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Aspects of the water balance of an oats crop grown on a layered soil : a thesis presented in partial fulfilment of the requirements for the degree of Doctor of Philosophy in Soil Science at Massey University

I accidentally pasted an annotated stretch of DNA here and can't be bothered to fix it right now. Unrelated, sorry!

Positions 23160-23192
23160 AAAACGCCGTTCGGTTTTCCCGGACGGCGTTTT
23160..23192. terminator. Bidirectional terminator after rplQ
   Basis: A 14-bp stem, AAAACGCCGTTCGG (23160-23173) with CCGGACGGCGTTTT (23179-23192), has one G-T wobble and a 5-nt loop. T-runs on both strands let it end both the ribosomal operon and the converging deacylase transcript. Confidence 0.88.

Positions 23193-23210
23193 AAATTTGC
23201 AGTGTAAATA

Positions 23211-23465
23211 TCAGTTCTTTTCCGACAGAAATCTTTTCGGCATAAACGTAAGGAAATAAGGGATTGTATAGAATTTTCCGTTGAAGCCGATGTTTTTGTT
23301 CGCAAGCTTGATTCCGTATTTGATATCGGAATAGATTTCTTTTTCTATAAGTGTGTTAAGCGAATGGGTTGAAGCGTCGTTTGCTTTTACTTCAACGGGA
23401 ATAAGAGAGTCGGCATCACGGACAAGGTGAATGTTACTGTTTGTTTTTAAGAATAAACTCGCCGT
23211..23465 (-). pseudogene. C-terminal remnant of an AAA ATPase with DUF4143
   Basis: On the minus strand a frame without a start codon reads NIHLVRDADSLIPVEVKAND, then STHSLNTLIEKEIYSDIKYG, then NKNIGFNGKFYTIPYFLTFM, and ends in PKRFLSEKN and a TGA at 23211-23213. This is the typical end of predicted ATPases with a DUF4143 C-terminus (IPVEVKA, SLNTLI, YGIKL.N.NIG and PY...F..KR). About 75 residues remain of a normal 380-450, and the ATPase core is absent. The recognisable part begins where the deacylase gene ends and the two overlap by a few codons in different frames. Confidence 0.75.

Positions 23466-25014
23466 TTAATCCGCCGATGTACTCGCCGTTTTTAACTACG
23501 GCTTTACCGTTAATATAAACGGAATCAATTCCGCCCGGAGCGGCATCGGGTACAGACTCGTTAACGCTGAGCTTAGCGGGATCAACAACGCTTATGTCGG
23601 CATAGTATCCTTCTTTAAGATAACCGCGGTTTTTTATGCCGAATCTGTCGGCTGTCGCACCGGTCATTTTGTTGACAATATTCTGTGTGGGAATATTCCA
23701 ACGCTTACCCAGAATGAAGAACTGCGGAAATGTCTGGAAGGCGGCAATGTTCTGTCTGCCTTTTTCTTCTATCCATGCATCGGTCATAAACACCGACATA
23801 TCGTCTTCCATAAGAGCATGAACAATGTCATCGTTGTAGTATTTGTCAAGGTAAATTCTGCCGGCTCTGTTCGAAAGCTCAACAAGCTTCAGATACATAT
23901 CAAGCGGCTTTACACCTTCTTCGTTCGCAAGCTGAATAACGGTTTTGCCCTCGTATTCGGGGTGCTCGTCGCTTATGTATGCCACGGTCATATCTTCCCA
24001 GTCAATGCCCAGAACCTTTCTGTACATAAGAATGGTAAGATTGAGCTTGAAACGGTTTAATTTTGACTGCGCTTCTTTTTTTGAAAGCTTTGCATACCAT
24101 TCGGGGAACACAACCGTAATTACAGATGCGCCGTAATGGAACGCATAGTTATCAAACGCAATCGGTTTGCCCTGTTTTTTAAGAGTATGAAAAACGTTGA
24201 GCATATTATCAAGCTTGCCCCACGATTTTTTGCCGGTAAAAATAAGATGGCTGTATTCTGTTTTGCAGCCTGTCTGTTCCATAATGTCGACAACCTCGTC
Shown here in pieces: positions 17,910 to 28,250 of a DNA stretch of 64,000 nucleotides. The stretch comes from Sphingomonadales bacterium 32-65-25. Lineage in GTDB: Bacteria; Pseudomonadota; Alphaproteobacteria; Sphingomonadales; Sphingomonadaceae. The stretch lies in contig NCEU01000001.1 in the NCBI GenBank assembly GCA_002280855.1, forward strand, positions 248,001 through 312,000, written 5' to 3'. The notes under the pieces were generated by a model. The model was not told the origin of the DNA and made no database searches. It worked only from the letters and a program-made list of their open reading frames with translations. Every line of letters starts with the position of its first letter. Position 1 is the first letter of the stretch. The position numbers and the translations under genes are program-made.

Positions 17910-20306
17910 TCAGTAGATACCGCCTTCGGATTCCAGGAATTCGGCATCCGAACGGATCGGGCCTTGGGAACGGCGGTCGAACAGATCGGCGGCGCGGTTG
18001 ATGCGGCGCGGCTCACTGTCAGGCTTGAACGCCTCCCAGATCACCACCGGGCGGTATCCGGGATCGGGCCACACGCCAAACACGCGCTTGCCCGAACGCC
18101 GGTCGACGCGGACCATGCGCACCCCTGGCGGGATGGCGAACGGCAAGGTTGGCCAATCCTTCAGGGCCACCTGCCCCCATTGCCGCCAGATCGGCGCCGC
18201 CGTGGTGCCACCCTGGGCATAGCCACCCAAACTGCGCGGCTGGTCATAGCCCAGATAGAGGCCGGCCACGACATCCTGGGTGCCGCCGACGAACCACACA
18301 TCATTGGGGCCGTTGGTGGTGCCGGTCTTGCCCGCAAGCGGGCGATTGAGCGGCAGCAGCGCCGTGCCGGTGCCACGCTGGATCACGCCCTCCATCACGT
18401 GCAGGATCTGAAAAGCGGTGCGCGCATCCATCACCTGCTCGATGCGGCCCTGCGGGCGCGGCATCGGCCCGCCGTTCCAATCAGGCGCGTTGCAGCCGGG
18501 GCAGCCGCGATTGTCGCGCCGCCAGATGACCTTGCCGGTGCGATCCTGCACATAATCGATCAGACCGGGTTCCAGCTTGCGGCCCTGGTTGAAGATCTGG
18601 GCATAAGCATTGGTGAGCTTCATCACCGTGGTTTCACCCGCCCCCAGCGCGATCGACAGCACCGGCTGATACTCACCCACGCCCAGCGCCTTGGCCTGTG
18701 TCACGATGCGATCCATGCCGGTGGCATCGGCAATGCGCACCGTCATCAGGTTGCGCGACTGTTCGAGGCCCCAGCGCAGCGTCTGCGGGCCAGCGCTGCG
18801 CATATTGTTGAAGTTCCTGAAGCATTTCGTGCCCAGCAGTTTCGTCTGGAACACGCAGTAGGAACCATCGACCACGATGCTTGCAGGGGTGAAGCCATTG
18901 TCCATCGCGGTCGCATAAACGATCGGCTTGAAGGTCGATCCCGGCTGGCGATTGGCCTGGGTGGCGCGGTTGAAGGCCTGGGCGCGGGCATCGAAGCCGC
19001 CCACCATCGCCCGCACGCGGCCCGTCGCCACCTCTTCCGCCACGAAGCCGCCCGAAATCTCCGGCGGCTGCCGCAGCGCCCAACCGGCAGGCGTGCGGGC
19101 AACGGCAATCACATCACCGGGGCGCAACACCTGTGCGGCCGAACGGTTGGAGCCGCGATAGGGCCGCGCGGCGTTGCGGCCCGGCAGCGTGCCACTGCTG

The increasing pressure on our water resources, for irrigation in particular, has resulted in a growing awareness of the importance of water balance studies. In this thesis three aspects of the field water balance are investigated; evapotranspiration (ET) from well-watered crops, the upper limit of soil water storage in the field, and drainage. Daily ET values, measured by the Bowen ratio-energy balance method, are presented for an oats crop grown in winter and also for a number of summer crops, all of which were well-watered, ET measurements were also made over longer periods using a drainage lysimeter. It was found that the Penman, and Priestley and Taylor ET estimation procedures predicted ET with an accuracy of 15-20% and 8% for daily and weekly periods, respectively. The Priestley and Taylor method is simpler to use but requires an empirical constant to relate the 'equilibrium ET' to ET. This constant was found to be 1.21 for winter, spring and summer over a range of crops in the Manawatu. Net radiation data on a daylight basis were used to evaluate this constant, as seasonal variations in the constant were introduced when 24-hour data were used. Also it is easier to empirically estimate daylight than 24-hour net radiation. Long term ET estimates using the Priestley and Taylor method with net radiation calculated from incoming solar radiation, were in reasonable agreement with the drainage lysimeter measurements of ET for the oats crop. A theoretical development is presented that describes water retention in soils underlain by a coarse-textured stratum. This development accounts for the physical character of the overlying soil, the depth to the coarse layer, and the coarseness of the underlay. Field data are presented for the Manawatu fine sandy loam, a soil with a coarse-textured layer at 90 cm. For this soil the layering resulted in an additional 55 mm of water storage at the cessation of drainage, an increase of 31% over a similar hypothetical soil with the coarse stratum absent. Drainage from a permeable soil underlain by a coarse-textured layer is investigated. Simplified theory is used to develop a model relating the drainage flux at the base of the soil to the water stored in the overlying soil. Despite significant hysteresis in both the water retentivity curve of the overlying soil and the hydraulic conductivity-pressure potential relationship of the coarse layer, hysteresis had little effect on the storage-flux relation. The model simulated both the field drainage in the Manawatu fine sandy loam measured by a lysimeter, and field profile water storage found by neutron probe moisture measurements. The model indicates that only simple field measurements are needed to find the storage-flux relationship. The components of the water balance of an autumn-sown oats crop grown in the Manawatu are resolved. Drainage loss was found to constitute 60% of the rainfall, with the remaining amount being lost as ET.